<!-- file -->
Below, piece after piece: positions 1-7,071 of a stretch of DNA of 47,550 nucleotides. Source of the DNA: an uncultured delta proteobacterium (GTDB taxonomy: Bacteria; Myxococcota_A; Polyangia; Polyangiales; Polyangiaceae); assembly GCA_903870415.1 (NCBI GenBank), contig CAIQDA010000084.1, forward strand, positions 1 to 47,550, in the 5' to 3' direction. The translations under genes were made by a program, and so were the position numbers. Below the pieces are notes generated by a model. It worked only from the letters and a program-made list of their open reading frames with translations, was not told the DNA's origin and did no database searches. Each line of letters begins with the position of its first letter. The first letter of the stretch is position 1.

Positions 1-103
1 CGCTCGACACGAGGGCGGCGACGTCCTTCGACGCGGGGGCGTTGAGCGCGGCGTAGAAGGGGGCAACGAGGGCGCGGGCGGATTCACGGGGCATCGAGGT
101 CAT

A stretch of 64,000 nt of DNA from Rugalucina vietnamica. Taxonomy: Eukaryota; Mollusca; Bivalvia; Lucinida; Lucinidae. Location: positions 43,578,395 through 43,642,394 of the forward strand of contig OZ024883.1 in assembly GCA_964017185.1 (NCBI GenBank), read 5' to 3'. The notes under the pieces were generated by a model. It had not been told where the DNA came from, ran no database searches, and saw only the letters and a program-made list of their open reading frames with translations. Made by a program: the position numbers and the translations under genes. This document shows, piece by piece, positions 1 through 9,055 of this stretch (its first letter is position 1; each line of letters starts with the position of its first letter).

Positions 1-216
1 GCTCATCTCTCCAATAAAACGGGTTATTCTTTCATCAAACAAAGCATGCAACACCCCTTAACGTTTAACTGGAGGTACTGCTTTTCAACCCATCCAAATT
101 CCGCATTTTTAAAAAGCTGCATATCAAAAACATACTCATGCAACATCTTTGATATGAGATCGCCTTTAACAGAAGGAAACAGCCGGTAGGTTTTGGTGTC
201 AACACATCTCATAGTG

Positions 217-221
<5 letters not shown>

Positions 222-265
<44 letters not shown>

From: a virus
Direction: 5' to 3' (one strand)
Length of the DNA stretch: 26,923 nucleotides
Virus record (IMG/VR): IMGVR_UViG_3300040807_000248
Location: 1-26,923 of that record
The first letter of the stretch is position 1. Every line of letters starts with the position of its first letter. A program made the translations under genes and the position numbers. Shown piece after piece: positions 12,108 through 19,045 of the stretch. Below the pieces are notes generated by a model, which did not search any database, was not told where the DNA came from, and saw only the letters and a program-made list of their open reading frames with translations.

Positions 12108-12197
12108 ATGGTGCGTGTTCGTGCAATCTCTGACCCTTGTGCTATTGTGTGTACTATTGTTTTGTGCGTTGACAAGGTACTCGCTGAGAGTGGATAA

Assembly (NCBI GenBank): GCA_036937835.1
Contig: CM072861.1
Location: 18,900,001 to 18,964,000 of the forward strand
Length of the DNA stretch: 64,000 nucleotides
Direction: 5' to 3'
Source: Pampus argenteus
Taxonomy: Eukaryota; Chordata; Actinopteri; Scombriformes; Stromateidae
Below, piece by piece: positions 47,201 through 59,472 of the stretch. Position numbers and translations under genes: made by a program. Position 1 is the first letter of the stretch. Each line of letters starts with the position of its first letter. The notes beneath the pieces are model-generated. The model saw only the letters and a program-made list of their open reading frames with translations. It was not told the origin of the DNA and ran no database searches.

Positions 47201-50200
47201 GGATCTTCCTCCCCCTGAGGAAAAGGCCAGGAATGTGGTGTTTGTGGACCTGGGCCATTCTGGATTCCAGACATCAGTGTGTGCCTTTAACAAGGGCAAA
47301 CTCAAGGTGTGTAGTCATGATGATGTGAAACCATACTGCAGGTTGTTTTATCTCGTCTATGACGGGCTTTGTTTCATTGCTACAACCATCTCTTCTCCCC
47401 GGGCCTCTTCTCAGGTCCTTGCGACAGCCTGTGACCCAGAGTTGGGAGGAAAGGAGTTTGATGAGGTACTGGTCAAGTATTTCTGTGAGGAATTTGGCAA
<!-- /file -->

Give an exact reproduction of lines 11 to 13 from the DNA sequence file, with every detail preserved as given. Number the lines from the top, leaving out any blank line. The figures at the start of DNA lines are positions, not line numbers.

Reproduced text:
<5 letters not shown>

Positions 222-265
<44 letters not shown>